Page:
UT honors efforts of Abu Dhabi energy companyWritten by Kristen Criswell | | email@example.com
The University of Toledo acknowledged the importance of developing renewable energy at the global level when it granted an honorary doctorate to Sultan Ahmed Al Jaber on July 22.
In 2006, Abu Dhabi mandated alternative energy research and development, creating Masdar Abu Dhabi Future Energy Company (ADFEC). Al Jaber is CEO of ADFEC.
UT President Lloyd Jacobs and former president Dan Johnson hosted the event that honored Al Jaber and the alternative energy discussion that followed.
“It seemed to me, it was important for Masdar to understand what is going on in Toledo, just as it is important for Toledo to understand what is going on in Masdar because of their common interest,” said Johnson, who works in partnership with Al Jaber and Masdar as provost and CEO of Zayed University in the United Arab Emirates.
The goal of Masdar is for Abu Dhabi to be a leader in renewable energy by developing commercially viable, sustainable energy solutions. The oil-rich nation decided that instead of waiting for technology to be developed and import it, it would invest in research and developing alternative energy, Al Jaber said.
“We want to maintain our position in the global energy market. We wanted to start positioning ourself as not only oil and gas exporters, but we wanted to position ourselves as the energy capital of the world,” Al Jaber said.
The Masdar initiative is made up of five parts; Masdar Institute of Science and Technology, a university partnership with MIT that focuses on the science and engineering of advanced renewable technology; Masdar City, a city to test and develop technologies with a goal of zero carbon, zero waste; Masdar Power, with investments in concentrated solar power, photovoltaic solar energy and wind energy; Masdar Carbon, a focus on projects that reduce carbon footprints; and Masdar Venture Capital, a focus on investments within clean energy, environmental resources, energy and material efficiency and environmental services.
The $22 billion initiative has collaborations with universities and businesses from around the world, Al Jaber said.
UT has a similar commitment to advancing renewable energy as Masdar’s Al Jaber said.
He said he was impressed by what UT and Ohio have accomplished in the development of solar technology. However, Al Jaber advised the university, it needs to communicate its accomplishments better.
“[UT needs to] capitalize on what you have already built and accomplished and communicate it,” he said. “Through communication, we are able to share knowledge, share experiences and exchange our ideas. By doing all of that, UT will be able to attract talent, export knowledge and export intellectual property, at the same time attract R&D funding and investments.”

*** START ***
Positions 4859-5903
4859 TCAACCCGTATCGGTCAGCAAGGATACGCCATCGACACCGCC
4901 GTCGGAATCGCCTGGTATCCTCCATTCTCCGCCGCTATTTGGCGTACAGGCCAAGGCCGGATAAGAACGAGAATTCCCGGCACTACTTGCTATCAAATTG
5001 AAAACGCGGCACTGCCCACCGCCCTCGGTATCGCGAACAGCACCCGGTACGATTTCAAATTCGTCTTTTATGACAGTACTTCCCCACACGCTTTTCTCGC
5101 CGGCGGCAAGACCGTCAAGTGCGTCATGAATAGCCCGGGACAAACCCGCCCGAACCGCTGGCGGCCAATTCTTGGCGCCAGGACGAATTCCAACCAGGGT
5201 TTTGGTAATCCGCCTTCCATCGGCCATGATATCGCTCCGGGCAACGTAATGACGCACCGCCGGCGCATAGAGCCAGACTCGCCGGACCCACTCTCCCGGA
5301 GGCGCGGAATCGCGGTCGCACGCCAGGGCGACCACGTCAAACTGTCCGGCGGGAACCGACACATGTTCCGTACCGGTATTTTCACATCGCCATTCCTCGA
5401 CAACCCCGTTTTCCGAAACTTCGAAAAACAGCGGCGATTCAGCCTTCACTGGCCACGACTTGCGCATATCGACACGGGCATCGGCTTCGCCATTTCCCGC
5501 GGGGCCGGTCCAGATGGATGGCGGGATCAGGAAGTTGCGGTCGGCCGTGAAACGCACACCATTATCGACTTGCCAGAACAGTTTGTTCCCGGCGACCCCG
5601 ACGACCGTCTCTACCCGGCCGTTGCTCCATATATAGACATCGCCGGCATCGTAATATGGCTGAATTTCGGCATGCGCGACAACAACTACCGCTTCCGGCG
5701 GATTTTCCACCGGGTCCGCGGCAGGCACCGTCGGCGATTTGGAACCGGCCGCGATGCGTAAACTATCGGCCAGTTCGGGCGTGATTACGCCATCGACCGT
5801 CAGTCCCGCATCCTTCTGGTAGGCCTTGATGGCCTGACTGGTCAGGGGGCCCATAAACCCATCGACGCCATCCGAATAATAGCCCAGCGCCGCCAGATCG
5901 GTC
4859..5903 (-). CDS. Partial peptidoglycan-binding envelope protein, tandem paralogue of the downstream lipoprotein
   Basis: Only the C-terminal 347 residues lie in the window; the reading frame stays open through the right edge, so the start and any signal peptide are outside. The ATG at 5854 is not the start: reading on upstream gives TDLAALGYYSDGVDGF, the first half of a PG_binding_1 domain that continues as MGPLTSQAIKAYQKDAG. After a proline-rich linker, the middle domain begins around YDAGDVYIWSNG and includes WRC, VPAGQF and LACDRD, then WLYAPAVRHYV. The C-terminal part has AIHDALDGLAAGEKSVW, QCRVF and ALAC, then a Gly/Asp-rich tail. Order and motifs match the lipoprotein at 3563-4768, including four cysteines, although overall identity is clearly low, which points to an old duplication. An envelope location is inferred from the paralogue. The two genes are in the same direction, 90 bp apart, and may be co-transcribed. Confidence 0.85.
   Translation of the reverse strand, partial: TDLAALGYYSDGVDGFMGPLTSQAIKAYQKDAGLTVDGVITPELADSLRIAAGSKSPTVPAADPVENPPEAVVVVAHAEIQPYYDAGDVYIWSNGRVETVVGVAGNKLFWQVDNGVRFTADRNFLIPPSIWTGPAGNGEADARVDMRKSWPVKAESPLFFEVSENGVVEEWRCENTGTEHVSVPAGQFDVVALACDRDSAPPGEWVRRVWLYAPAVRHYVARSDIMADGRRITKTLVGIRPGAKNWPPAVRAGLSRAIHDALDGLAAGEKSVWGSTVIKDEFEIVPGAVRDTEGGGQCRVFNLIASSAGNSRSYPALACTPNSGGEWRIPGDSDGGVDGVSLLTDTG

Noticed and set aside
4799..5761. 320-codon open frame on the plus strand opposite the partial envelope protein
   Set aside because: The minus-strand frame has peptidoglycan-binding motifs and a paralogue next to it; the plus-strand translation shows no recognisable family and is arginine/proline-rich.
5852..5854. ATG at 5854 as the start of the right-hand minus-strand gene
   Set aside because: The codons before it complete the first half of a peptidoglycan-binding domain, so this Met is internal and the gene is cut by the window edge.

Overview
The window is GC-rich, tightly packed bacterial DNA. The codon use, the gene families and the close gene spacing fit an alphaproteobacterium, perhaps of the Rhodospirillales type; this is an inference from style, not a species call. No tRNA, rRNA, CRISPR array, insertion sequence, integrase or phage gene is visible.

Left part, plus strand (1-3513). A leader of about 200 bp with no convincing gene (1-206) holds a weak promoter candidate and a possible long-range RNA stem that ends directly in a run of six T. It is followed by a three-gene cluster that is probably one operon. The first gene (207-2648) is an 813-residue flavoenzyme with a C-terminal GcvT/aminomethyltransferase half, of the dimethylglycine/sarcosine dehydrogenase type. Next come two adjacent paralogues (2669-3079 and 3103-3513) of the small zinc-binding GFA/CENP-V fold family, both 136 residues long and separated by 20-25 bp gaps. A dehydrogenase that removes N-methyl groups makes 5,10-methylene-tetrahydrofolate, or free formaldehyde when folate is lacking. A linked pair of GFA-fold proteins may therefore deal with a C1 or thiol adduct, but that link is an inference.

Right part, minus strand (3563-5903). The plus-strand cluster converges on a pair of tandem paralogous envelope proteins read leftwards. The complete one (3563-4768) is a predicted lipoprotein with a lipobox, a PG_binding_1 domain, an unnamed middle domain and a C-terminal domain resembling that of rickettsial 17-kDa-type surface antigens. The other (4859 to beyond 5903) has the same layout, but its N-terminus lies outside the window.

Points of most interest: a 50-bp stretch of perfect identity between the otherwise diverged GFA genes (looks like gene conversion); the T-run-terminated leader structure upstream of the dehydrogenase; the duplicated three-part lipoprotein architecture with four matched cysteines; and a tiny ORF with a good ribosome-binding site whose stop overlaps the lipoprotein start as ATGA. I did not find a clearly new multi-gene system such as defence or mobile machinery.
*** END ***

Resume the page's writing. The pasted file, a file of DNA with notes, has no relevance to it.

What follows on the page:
Sharing knowledge and experience, as well as collaboration between the public, private and academic sectors is key to advancing renewable energy, Al Jaber said.
“The three relationships are a must — public, private and academia. Academia will supply research abilities, human capital and intellectual contribution. Public will supply the required incentives and policies. The private sectors …at the end of the day, the private sector cares about the property value and that’s what we need. We want to make this commercially viable. If it isn’t, we’ll always be going in circles,” he said.
“What good does it do the world for us to develop Masdar City in a commercial or financially unsustainable way? It won’t do anyone any good,” he said. “The point here is to do it in a way that is first financially sustainable, commercially viable and that meets our objectives in terms of our carbon footprint.”
The U.S., which has demonstrated a capability to lead in a number of sectors, has potential to be a leader in the alternative energy field, Al Jaber said.
The United States has the infrastructure and talent to incubate renewable energy, but has no market to further accelerate development, Al Jaber said. The creation of a market for the renewable energy requires policy change, he said.
“Without policy, it would be difficult to incubate the industry or even attract investors or talent to work in the industry,” Al Jaber said. “I’m very convinced the policy that is being worked on in the U.S., and helped by the U.A.E. … I have no doubt that in the very near future we will see a renewable energy public policy that is robust, to accelerate the establishment of the renewable energy sector and the U.S. leadership.”
UT hopes to explore collaborations with Masdar in the future, but the awarding of an honorary degree isn’t to speed up that collaboration, both Jacobs and Johnson said.
“This award of the honorary degree isn’t to do anything other than recognize his global leadership. It wasn’t to create a quid pro quo. It was to make a connection, but also to recognize him,” Johnson said.
Masdar will explore possibilities of collaboration with UT, but Al Jaber will remove himself from the decision process because of his honorary degree, he said.
For more information, visit the website www.masdar.ae.com.